The biggest event listed as booked in the most recent bonus spreadsheet is the Church of God International's 2012 Winterfest, which happens at Thompson-Boling Arena March 9-11. A representative of the Church of God confirmed working with KTSC ("They've been a great help," she says) but she added the majority of the 15,000 middle- and high-schoolers would only be staying two nights, not three as KTSC reports, and that they will be staying in hotels spread out from downtown to Gatlinburg—hotels that cost $137 for two nights, according to the registration form, not the $84 per night estimated by the DMAI average (see "The Economic-Impact Formula" sidebar below). KTSC's calculations assume all 15,000 people are staying three nights, and at $230 a head (see sidebar), that's a grand total of $16.25 million in economic impact. But take away the third night—the event ends Sunday morning—and there's only $10.83 million in estimated economic impact. And are middle-schoolers likely to spend $230 a day on housing, food, and shopping, as the KTSC estimates?

Ray's lawyer, Chad Hatmaker, says the lists were prepared by KTSC's Kim Bumpas. "That's who can answer these questions," Hatmaker says.

Bumpas was named KTSC's acting president on Tuesday, while Ray's status remains in limbo. "I can't speak to that, because I'm not Gloria Ray," Bumpas says about the lists of events. "I don't want to get into any adversarial—today is a new day," Bumpas says.

Bumpas did say that she suspected KTSC was involved with Big Ears and the Brewers' Jam, although she couldn't recall any specifics. "I don't want to get into any he-said-she-said," she says. "We're going to be reviewing everything we've done in the past."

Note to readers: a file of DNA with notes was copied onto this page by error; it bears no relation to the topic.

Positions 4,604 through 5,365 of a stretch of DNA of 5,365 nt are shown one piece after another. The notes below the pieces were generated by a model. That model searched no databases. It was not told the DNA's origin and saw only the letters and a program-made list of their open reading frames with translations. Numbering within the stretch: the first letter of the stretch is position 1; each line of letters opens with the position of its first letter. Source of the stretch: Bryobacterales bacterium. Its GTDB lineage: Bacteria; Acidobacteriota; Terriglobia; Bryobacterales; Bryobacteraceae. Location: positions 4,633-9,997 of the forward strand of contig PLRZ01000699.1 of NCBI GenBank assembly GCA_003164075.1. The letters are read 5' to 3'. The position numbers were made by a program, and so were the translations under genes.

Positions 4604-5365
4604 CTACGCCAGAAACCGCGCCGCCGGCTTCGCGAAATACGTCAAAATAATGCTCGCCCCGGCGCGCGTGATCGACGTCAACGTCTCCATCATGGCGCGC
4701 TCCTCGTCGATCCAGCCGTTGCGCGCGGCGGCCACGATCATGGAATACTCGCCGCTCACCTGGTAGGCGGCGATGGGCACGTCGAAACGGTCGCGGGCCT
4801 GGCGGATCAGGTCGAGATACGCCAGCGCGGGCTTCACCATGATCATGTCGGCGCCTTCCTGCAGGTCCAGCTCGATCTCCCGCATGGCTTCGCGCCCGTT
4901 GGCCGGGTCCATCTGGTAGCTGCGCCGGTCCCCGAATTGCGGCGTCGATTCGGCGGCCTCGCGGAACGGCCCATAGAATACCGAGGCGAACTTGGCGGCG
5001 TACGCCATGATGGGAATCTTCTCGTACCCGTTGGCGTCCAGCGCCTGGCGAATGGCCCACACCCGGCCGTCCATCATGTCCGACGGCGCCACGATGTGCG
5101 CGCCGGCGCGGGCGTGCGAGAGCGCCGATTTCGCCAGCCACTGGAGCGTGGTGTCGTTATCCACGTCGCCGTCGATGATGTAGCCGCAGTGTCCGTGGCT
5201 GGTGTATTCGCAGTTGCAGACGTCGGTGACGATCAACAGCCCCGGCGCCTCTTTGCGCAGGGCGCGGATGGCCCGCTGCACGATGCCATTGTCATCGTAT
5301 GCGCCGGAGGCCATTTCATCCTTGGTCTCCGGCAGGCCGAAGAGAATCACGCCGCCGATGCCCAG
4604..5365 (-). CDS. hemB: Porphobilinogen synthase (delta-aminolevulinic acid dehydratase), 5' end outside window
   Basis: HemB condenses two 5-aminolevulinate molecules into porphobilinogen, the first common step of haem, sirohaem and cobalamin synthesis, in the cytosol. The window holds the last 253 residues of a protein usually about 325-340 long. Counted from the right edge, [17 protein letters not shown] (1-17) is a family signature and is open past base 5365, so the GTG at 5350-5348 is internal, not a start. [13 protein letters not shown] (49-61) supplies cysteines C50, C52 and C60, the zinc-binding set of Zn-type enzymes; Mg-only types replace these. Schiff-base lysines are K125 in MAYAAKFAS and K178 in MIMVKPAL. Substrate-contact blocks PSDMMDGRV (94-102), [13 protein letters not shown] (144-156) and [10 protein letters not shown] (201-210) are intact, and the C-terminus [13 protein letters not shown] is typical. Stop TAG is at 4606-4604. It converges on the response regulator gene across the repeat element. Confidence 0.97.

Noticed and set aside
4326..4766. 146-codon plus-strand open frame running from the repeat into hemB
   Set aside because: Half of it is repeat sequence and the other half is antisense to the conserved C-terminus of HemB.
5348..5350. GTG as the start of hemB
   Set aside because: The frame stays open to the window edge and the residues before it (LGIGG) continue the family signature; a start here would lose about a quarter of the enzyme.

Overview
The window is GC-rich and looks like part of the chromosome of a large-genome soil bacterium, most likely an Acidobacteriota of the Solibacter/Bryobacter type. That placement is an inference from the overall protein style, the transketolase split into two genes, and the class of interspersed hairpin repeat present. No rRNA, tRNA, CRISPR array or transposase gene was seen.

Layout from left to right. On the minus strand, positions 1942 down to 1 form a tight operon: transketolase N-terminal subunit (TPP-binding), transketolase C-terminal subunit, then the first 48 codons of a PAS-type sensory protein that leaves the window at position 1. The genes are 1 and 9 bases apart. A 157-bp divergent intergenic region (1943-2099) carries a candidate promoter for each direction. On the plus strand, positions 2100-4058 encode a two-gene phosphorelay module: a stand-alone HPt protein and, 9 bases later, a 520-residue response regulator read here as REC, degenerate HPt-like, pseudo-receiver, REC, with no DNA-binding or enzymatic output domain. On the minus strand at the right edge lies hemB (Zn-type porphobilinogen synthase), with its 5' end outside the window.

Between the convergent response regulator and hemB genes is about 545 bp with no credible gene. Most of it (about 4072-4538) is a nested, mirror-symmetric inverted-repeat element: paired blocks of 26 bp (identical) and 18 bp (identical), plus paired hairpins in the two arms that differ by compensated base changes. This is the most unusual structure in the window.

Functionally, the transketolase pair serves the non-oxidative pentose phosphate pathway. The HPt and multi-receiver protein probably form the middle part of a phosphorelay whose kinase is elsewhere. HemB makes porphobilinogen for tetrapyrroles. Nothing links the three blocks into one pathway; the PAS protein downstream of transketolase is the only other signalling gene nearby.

Bumpas says any discrepancy with Winterfest numbers is likely due to numbers the event has had in the past. "We've done that for years to be super-conservative," Bumpas says. "We do our research. ... We do not include set-up or tear-down days."

The Bonus Structure

According to the terms of Ray's latest contract, signed July 1, 2007, and extended on Oct. 13, 2008, she is "entitled to receive bonus payments if certain benchmarks are met … calculated in accordance with the Bonus Plan attached hereto in Exhibit A." That subsequent document states that Ray "will receive a performance bonus of $25,000 if the benchmark of $100,000,000 of projected economic impact is reached as a result of the definite business booked during the year for future years." In the 2008 contract extension, this bonus was increased to $75,000, based on $110,000,000 of projected economic impact.

In addition to a performance bonus, Ray can receive an incentive bonus worth up to 50 percent of her base salary. One portion of this is based on hotel/motel taxes, one portion is an operating-surplus bonus, and one portion is a Knoxville Convention Center-revenue bonus. The remaining two portions are the economic-impact bonus and the media-coverage bonus. The former "will be based on the projected economic impact on the community for events booked during the year … calculated … upon the following schedule: … Impact over $100 million will yield a bonus calculation of 1/10 of 1%." The media-coverage bonus values media coverage of "KTSC events" from $250 for a radio story to $750 for a national print story to $2,000 for a dedicated program on national television.

The Economic-Impact Formula

To estimate economic impact, the KTSC uses the DMAI Economic Impact Formula, in which, according to a document from March 22, 2011, the number of event attendees is multiplied by event days, and that total ("delegate days") is multiplied by an average daily expenditure ($230), which is multiplied by 1.57, which KTSC says in an April 7, 2009, letter "references the number of times $1 spent turns in the city. We use a conservative estimate of 1.57…[sic] some cities go as high as 6!"

DMAI stands for Destination Marketing Association International, a trade group described on its website as the "world's largest and most reliable resource for official destination marketing organizations … [and] is dedicated to improving the effectiveness of over 3,300 professionals from 600 destination marketing organizations in over 20 countries." The KTSC is a member.

The breakdown KTSC uses budgets $84 for lodging, $9 for incidentals, $62 for food and beverage, $5 for tours and sightseeing, $2 for museum admissions, $2 for recreation, $1 for sporting events, $25 for retail, $3 for local transportation, $7 for auto rental, $5 for gas and parking, $5 for other, and $20 for association spending per person, for a total of $230.